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From Nick Kew <n...@webthing.com>
Subject Re: Ideas for Smart Filtering
Date Sun, 01 Aug 2004 07:24:21 GMT
On Sat, 31 Jul 2004, Justin Erenkrantz wrote:

> Yet, I'm not sure I understand the intent of your proposal.  Is it that you
> don't like the fact that each filter has to make a decision on whether it
> should stick around?

Essentially, yes.  We already have a double-digit number of content
filters in one application, and that's growing.

>	  So, what you are proposing to do is to abstract those
> two decisions into separate functions - i.e. decide whether to accept, and
> another to perform the filter?

I'm currently running something like this using the ap_provider API.
The reason I'm not proposing just to use that is that we want more
flexibility.  For example "Content-Type: text/html;charset=latin1"
is two different keys we might wish to dispatch on, while a Cookie
could enumerate an arbitrary number.

> > ap_register_smart_filter(name, match, filter_func, ctx, protocol_flags)
> >
> > Now when the harness name is inserted in the filter chain, and there is a
> > match with match, lookup_handler (referenced above) will returh our
> > filter_func for filter name.
>
> I'm not sure what 'match' is in this context.

In the above case, it could be "text/html" or "latin1".
  ap_register_smart_filter("transcode", "latin1", charset_filter, ctx, flags);
  ap_register_smart_filter("process", "text/html", html_filter, ctx, flags);

But that really needs the flexibility of a regexp, so "latin1" becomes
  "latin[-_]?1|iso[-_]?8859_?1"
or might expand to include other close relatives like iso-8859-15

> What is the point of protocol_flags?

C.f. the recent thread on handling byteranges.   Bill Rowe expressed
the problem rather well in that thread.  In view of your request not
to cite URLs for substantive discussion, I'll quote from his post:

++++++++
The confusion results because mod_proxy isn't implemented as a content
handler, it's a protocol handler in its own right.  Rather than insist on
the mod_http <> mod_proxy agreeing to streamline the response, we've put
it on every content module author to:

. remove output C-L header if the size is transformed
. remove input range headers if the content isn't 1:1 transformed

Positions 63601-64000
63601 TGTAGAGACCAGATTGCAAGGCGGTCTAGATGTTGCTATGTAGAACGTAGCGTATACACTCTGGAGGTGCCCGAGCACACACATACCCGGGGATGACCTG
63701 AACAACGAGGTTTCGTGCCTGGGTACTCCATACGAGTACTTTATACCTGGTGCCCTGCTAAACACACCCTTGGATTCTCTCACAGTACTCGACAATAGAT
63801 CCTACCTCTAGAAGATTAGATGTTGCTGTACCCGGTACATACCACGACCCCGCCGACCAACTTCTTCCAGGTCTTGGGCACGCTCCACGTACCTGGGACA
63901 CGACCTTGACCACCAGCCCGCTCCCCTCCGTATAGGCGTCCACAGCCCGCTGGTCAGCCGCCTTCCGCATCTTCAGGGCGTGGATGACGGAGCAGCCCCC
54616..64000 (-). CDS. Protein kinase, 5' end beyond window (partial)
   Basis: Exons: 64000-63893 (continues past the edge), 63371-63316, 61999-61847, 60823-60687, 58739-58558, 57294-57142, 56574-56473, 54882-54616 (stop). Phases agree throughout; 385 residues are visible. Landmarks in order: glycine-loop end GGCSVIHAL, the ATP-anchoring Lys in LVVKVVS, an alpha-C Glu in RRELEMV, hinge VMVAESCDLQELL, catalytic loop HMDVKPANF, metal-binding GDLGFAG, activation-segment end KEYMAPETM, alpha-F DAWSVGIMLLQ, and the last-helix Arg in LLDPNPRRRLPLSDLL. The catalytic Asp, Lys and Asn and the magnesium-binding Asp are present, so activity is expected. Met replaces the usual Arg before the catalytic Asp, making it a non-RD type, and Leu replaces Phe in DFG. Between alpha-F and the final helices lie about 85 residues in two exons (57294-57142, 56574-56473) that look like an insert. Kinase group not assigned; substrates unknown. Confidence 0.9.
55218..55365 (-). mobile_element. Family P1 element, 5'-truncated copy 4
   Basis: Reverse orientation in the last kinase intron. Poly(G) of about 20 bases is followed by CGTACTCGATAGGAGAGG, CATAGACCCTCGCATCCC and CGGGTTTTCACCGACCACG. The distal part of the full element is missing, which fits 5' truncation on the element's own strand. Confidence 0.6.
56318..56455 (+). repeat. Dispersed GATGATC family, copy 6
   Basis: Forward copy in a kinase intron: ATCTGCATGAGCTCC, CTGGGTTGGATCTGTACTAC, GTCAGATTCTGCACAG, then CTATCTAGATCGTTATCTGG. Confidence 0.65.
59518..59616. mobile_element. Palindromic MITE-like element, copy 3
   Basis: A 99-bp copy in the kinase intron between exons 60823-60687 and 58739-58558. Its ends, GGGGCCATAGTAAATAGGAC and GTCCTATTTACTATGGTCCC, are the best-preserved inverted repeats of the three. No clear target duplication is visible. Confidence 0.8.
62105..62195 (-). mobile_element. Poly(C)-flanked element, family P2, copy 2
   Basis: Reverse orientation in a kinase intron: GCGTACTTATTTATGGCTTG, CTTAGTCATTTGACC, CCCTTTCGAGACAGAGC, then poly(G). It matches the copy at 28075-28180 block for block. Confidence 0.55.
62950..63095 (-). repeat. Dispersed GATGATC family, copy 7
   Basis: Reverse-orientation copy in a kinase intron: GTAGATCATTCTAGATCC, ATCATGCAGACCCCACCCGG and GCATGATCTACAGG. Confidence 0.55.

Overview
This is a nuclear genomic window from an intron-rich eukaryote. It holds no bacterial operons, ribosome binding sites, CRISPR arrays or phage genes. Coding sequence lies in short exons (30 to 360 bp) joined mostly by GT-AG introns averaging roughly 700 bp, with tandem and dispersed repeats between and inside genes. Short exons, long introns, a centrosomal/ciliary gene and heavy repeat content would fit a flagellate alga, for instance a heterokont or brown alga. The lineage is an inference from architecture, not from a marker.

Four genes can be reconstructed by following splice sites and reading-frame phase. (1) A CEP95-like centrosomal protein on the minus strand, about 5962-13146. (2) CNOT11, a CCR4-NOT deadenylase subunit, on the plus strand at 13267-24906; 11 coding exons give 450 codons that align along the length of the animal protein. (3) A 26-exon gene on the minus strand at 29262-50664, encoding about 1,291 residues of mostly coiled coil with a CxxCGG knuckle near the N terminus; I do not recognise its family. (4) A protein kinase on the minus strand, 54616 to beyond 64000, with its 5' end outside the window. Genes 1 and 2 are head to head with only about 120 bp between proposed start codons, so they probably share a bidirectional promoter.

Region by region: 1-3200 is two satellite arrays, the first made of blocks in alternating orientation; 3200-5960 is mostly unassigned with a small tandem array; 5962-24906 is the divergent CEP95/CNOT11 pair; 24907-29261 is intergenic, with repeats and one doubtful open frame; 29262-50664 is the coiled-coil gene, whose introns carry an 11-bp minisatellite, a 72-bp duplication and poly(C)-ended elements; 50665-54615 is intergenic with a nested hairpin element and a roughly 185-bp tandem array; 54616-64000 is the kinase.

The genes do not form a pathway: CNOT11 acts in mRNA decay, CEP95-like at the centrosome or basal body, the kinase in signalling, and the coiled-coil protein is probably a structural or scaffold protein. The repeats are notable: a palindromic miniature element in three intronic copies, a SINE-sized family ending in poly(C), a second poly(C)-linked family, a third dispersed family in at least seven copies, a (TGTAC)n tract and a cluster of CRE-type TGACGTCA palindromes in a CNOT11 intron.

This is very kludgy and more an example of where mod_http <> mod_proxy
didn't quite get it right, and made it a little more difficult for folks
who are just trying to transform content bodies.

It would be nice in apache 2.2 to finally clean up this contract, with two
simple metadata element to pass through the filter chain:

. this request is unfiltered
. this request has a 1:1 filter (stateless)
. this request has a arbitrary content transformation
--------

>	  Why should the filter be forced to
> pre-declare these decisions?  Why can't I determine that dynamically?

Noone forces it.  A filter that wants to take charge of protocol decisions
is free to do so.  But requiring every filter to do so is a burden on
filter writers, and is bug-prone (c.f. the number of ways to generate
a bogus Content-Length on a HEAD request).

>	I
> think it'd be a bad idea to key such HTTP/1.1 protocol issues in the filter
> API.  I think we should maintain protocol-agnosticism where possible.

I have to disagree there.  There are certain wheels I don't want to have
to redesign every time I implement a content filter.  A filter that wants
to take full responsibility itself should be able to do so, but bearing
in mind that whatever one filter does may be overridden by another.

> So, to sum up: splitting out the decision whether the filter should run from
> it's filter function sounds fine.  But, I think the Filter* directives
> abstract too much in this particular case.  Let the filter itself decide.  --
> justin

You're right that these are two separable tasks, and in fact the filter
dispatcher is the part I have implemented, whereas the protocol handling
is merely a proposal.  I'd be interested to hear other views on the
subject.  Are you disagreeing with my quote from Bill Rowe above,
or merely with my proposed solution to that problem?

-- 
Nick Kew

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